Synodal journey begins
with local pathway

The Archdiocese of Louisville is joining dioceses around the world over the next six months in the local preparation phase for the 2023 Synod of Bishops.

Typically in the church, synod refers to an assembly, usually of bishops. Pope Francis expands on that definition, envisioning synodality as the people of God “journeying together” in the synod’s preparatory document, “For a Synodal Church: Communion, Participation, and Mission.”

Pope Francis is calling on the faithful to take part in designated pathways in preparation for the 2023 synod — diocesan, regional/continental and universal.

At the diocesan level, the people of God — from the most active Catholics to those on the periphery — will be invited to answer the synod’s basic questions:

“A synodal Church, in announcing the Gospel, ‘journeys together,’ ” the synod’s preparatory document says as it introduces the questions.

  • “How is this ‘journeying together’ happening today in your particular church?”
  • “What steps does the Spirit invite us to take in order to grow in our ‘journeying together?’ ”

The Archdiocese of Louisville’s plans to listen and consult on these questions are still in development, said Vice Chancellor Tink Guthrie, who has been appointed the liaison between the archdiocese and the United States Conference of Catholic Bishops. He will manage the local process.

He said the archdiocese will rely in part on feedback already collected through several consultative processes conducted in recent years — the 2018 parish discernment process, the V Encuentro process of the Hispanic and Latino communities and the African American pastoral plan of action.

But plans are also in development to gather additional perspectives and experiences from a variety of stakeholders in the archdiocese, Guthrie said.

The archdiocese hopes to hear from the lay faithful, including those in rural areas; clergy; vowed religious; lay associations and organizations; Catholic schools and universities and others in the church’s mainstream, he said.

Guthrie also aims to hear from those who are excluded or feel like they’re on the periphery — Catholics who have disabilities, who are impoverished, who are divorced, who identify as LGBTQ+. Those on the periphery, Guthrie noted, can also include women, singles, elderly men and women and non-practicing Catholics. The list goes on.

“The process is designed — at its best — to involve the widest audience possible,” said Guthrie. “We know we won’t get universal responses to this, but there will be a universal invitation. We want to hear all the voices.”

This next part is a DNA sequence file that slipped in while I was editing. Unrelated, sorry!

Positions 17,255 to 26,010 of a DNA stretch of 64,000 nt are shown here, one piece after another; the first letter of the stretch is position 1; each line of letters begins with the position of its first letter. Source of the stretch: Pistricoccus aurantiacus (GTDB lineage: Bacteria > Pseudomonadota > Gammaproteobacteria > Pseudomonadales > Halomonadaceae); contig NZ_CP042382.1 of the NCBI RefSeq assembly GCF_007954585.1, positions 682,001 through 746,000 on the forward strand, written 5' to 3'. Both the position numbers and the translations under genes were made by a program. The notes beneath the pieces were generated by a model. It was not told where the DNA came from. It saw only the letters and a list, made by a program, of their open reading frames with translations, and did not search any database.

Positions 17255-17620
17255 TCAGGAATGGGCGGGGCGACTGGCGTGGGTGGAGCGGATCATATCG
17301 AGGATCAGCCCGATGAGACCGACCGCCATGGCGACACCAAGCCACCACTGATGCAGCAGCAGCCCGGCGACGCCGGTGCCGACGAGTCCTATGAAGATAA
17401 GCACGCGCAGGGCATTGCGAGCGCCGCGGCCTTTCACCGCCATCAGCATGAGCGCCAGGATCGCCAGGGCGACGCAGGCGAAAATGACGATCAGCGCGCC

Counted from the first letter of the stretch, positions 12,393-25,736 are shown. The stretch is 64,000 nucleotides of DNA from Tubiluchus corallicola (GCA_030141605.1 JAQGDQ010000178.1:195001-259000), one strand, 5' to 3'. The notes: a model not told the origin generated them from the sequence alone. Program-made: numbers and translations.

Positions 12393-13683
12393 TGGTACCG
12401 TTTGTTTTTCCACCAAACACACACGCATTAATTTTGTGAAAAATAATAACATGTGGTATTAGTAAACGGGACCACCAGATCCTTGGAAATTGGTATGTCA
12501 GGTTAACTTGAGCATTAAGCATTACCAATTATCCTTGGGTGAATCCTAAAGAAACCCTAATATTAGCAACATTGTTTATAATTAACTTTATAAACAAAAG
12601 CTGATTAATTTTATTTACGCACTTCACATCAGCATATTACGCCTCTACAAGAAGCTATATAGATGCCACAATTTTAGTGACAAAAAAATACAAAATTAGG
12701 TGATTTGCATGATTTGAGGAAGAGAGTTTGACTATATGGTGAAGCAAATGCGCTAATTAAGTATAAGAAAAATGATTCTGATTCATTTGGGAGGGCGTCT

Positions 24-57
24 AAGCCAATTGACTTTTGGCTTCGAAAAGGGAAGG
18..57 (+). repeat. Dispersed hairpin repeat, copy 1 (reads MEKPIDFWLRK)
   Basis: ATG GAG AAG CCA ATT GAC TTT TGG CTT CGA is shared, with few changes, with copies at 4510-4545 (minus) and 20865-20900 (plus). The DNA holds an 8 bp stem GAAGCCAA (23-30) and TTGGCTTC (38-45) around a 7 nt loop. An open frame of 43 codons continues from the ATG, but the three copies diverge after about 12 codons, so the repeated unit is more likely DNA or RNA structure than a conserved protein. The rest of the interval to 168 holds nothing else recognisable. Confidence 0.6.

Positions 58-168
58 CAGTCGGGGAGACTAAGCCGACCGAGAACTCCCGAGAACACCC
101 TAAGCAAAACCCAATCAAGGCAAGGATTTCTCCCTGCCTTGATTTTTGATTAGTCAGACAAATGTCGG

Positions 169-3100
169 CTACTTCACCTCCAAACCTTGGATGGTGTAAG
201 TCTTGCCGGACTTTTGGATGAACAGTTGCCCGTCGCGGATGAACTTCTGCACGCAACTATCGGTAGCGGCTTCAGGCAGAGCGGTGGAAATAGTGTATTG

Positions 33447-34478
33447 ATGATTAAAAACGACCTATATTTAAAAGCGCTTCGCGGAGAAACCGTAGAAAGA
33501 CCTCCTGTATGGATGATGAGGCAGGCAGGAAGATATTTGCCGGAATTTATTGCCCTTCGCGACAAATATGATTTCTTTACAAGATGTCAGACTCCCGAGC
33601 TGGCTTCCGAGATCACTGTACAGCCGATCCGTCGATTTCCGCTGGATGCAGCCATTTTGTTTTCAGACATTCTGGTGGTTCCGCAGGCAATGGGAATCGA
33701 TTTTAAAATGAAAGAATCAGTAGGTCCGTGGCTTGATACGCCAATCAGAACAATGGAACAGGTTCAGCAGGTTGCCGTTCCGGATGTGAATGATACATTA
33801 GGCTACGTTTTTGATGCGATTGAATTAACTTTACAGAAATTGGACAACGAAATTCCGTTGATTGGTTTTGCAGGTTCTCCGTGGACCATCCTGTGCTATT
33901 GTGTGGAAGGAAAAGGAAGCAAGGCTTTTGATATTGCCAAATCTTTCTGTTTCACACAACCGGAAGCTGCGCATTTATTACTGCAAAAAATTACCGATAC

He said he’d like to ask those who feel excluded or hurt by the church, “Can you allow us in, share what caused your experience, let me journey with you?”

Guthrie noted that the process is about listening to and consulting the people of God with a focus on discernment and being open to the Holy Spirit.

“We don’t want to survey them; we want to draw them into dialogue,” he said. “It’s not about information and data, it’s about listening to experiences.”

Guthrie also noted that the process isn’t about solving problems at this stage.

While issues of import to a majority of participants won’t be ignored, Pope Francis has specifically asked dioceses not to exclude feedback simply because it was expressed by a minority of people. Guidelines for collecting feedback also caution dioceses not to limit
their reports to trends.

“We’re looking for new horizons, original points of view,” Guthrie said. “We’re also looking for blind spots.”

Ultimately, the archdiocese must synthesize its collected feedback into a 10-page report, due in April of 2022, for the United States Conference of Catholic Bishops.

The U.S. bishops will use this report and others collected from dioceses around the nation to begin their own process — the continental phase, said Guthrie.

He added that he’s hopeful the effects of the diocesan process will bear fruit locally — beyond the 10-page report.

“I’m hopeful there’s a deep residue locally,” he said. “It can help us as diocesan leaders. We can have learnings here that can have enduring impact, as well.”

As plans develop for the process in the archdiocese, they will be announced in The Record. Questions about the process may be directed to

Marnie McAllister
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Marnie McAllister
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